Infinite tetration, convergence radius

I got this problem from my teacher as a optional challenge. I am open about this being a given problem, however it is not homework.

The problem is stated as follows. Assume we have an infinite tetration as follows

$$x^{x^{x^{.^{.^.}}}} \, = \, a$$

With a given $a$ find $x$. The next part of the problem was to discuss the convergence radius of a. If a is too big or too small the tetration does not converge.

Below is my humble stab at the problem.

My friend said you would have to treat the tetration as a infinnite serie, and therefore coul not perform algebraic manipulations on it before it is know wheter it converges or diverges.

However my attempt is to first do some algebraic steps, then discuss the convergence radius.

I) Initial discussion

At the start it is obvious that the tetration converges when $a=1$ (just set $x=1$)
Now after some computer hardwork it seems that the tetration fails to converge when a is roughly larger than 3.

II) Algebraic manipulation

$$ x^{x^{x^{.^{.^.}}}} \, = \, a$$

This is the same as

$$ x^a \, = \, a$$

$$ \log_a(x^a) \, = \, \log_a(a)$$

$$ \log_a(x) \, = \, \frac{1}{a}$$

$$ x \, = \, a^{\frac{1}{a}}$$

Now, if we let $a=2$ then $x = sqrt{2}$. After some more computational work, this seems to be correct. Which makes me belive this fomula is correct.

III) Discsussion about convergence

By looking at the derivative of $ \displaystyle \large a^{\frac{1}{a}} $ we see that the maxima occurs when $a=e$. Which also seems to correspond with the inital computational work.
Now I think, that the minima of $\displaystyle \large a^{1/a}$ is zero, by looking at its graph. And study its derivative and endpoints.

So that my “guess” or work shows that a converges when

$$ a \in [0 \, , \, 1/e] $$

VI) My questions

Can my algebraic manipulations be justified? They seem rather sketchy
taking the a`th logarithm and so on . (Although they seem to “magicaly”
give out the right answer)

By looking at wikipedia it seems that the tetration converge when
$$ a \in \left[ 1/e \, , \, e \right] $$

This is almost what I have, why is my lower bound worng? How can I find the correct lower bound?

Solutions Collecting From Web of "Infinite tetration, convergence radius"

First, I would recommend reading “Exponentials Reiterated” by R.A.Knoebel, It is by far the most comprehensive resource on infinite tetration. Second, your question might have been answered sooner if you had posted on the Tetration Forum, Lastly, I think it is very encouraging to see others interested in this subject, since I’ve been interested in it for quite a long time now.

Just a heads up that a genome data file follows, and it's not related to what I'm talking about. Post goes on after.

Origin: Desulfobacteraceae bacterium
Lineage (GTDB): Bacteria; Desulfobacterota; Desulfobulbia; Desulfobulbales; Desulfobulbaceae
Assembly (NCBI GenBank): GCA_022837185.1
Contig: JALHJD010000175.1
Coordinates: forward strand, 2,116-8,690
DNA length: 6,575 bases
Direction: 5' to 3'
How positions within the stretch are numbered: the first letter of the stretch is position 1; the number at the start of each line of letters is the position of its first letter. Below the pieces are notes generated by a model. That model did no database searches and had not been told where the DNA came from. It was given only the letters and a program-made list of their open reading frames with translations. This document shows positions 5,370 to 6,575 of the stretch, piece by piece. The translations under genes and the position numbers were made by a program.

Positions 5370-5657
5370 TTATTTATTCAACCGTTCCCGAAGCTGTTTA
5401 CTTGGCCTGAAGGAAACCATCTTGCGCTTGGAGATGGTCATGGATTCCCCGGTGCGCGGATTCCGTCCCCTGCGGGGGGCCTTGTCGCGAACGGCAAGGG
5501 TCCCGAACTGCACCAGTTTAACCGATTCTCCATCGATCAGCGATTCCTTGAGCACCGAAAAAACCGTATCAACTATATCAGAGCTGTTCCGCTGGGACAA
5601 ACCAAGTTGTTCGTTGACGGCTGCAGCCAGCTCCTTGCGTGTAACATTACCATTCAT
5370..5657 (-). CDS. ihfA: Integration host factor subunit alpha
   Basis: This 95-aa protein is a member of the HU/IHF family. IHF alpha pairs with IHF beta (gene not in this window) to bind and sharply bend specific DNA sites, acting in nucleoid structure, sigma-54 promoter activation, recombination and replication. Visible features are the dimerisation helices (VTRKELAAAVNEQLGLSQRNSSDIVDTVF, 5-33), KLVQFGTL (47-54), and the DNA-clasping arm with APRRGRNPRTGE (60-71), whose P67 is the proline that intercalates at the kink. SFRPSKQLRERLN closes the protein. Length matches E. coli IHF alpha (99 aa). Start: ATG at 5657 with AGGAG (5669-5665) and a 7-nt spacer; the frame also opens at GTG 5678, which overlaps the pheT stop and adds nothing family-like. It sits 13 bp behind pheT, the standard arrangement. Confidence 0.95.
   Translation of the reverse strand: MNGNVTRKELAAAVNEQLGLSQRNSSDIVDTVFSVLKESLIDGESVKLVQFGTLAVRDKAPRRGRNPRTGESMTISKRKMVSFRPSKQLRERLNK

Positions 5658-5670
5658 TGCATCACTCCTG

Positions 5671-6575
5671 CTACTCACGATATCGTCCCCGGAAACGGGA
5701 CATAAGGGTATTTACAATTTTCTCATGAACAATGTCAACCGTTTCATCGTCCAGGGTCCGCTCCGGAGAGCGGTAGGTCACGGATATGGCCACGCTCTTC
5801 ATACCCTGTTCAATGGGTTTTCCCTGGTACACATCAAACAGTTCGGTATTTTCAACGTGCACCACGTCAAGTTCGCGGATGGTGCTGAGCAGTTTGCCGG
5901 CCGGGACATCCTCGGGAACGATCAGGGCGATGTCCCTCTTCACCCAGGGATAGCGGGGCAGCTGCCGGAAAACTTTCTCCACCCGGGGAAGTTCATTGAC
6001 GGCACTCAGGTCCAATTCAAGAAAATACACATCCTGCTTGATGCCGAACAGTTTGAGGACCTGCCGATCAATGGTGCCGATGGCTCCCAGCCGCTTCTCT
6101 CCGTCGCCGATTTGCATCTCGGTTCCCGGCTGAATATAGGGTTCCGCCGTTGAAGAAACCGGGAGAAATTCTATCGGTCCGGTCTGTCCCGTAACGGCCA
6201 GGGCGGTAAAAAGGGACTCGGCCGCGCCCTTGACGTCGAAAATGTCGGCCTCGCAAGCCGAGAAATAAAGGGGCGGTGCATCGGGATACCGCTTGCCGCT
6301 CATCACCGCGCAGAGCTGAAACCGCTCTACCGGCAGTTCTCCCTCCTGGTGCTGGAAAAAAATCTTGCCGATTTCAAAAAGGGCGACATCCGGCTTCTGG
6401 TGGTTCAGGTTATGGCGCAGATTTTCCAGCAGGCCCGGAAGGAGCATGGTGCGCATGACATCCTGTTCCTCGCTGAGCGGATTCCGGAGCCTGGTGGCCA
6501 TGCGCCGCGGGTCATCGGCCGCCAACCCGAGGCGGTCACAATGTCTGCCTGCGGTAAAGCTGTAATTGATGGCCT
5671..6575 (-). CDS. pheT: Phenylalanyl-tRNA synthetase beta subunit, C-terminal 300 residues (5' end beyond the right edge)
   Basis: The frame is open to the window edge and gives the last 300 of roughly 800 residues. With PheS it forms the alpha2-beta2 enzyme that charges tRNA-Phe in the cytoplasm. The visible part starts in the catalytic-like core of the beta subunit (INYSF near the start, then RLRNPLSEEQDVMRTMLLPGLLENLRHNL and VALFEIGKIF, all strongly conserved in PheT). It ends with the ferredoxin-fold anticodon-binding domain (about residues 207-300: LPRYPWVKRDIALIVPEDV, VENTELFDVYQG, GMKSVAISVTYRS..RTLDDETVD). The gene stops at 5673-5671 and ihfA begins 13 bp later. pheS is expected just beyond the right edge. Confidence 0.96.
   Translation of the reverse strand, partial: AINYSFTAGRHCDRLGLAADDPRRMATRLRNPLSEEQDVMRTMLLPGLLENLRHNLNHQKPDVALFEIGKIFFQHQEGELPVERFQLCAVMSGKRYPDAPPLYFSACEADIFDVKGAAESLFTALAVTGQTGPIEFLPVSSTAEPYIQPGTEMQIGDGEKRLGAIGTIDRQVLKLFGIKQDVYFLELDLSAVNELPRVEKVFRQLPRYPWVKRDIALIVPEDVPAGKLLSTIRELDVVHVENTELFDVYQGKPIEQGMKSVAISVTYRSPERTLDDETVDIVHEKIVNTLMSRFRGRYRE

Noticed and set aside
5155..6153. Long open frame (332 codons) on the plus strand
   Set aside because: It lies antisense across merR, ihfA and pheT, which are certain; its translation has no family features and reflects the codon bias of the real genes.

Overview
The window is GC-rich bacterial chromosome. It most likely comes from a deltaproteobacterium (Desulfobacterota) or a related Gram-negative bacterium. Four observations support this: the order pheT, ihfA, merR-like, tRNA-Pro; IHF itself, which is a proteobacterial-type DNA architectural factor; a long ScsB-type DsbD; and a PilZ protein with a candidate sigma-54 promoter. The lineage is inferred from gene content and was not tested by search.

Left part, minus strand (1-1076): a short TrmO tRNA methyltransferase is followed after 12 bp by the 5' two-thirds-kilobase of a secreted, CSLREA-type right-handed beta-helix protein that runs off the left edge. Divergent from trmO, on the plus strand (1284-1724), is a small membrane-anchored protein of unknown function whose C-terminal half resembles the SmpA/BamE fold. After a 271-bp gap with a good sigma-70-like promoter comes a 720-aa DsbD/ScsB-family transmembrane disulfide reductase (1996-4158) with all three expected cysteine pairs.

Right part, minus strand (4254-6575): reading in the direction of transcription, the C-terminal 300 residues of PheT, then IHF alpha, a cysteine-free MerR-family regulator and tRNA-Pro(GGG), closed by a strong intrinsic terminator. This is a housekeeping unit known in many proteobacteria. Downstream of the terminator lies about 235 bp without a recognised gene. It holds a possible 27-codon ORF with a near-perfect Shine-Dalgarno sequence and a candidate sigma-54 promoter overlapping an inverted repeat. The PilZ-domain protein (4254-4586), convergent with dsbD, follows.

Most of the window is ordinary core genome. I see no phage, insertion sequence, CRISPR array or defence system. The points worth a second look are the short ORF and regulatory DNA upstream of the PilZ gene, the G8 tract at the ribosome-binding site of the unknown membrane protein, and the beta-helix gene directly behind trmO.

In order to have this converge, we want


where $a=f(a)$. If there are multiple solutions, then $a=\min\{t=f(t)\}$. Likewise, it diverges if


To find the boundaries of convergence, we are interested in finding


We proceed to find that


Setting this equal to $1$, we get


We also have the relationship


and thus,

$$\frac1a=\frac1a\ln(a)\implies a=e$$

And so one boundary lies at


The other boundary is found by setting the derivative equal to $-1$,

$$-\frac1a=\ln(x)=\frac1a\ln(a)\implies a=1/e$$

And thus,


It is then easy to show convergence at these boundaries, and so we have


as was claimed.

(To be completely rigorous, note that $f”(t)\ge0$, and so $|f'(t)|<1$ for $x\in[1/e^e,e^{1/e}]$ and $|f'(t)|>1$ everywhere else (for $x>0$.))

The domain for x is [ (1/e)^e , e^(1/e) ].

For x>e^(1/e), a fails to converge to any finite value because of a straightforward shoot-up to +∞.

But for x<(1/e)^e, a fails to converge to a single specific value because the tetration returns bimodal output for a that goes back-and-forth: a1, a2, a1′, a2′, a1”, a2”…

This bimodalism extends for a short way into the convergent part of the domain, also, but when it does the gap between a1 and a2 slowly closes itself as the tetration goes on for a while. It eventually converges when a1 and a2 meet somewhere in the middle of where they were to start with. Near the left edge of the convergent interval, and about where the bimodal nonsense stops, you find this point: (x=0.06638, a=0.36828074).

There’s also an inflection point at (x=0.39440125, a=0.58192445), or somewhere close to there. It’s the part of the curve that has the most nearly constant slope, so finding exactly where the inflection is can be difficult.

The only special points (x,a) that I know about are:

(1/4, 1/2)
(1, 1)
(√2, 2)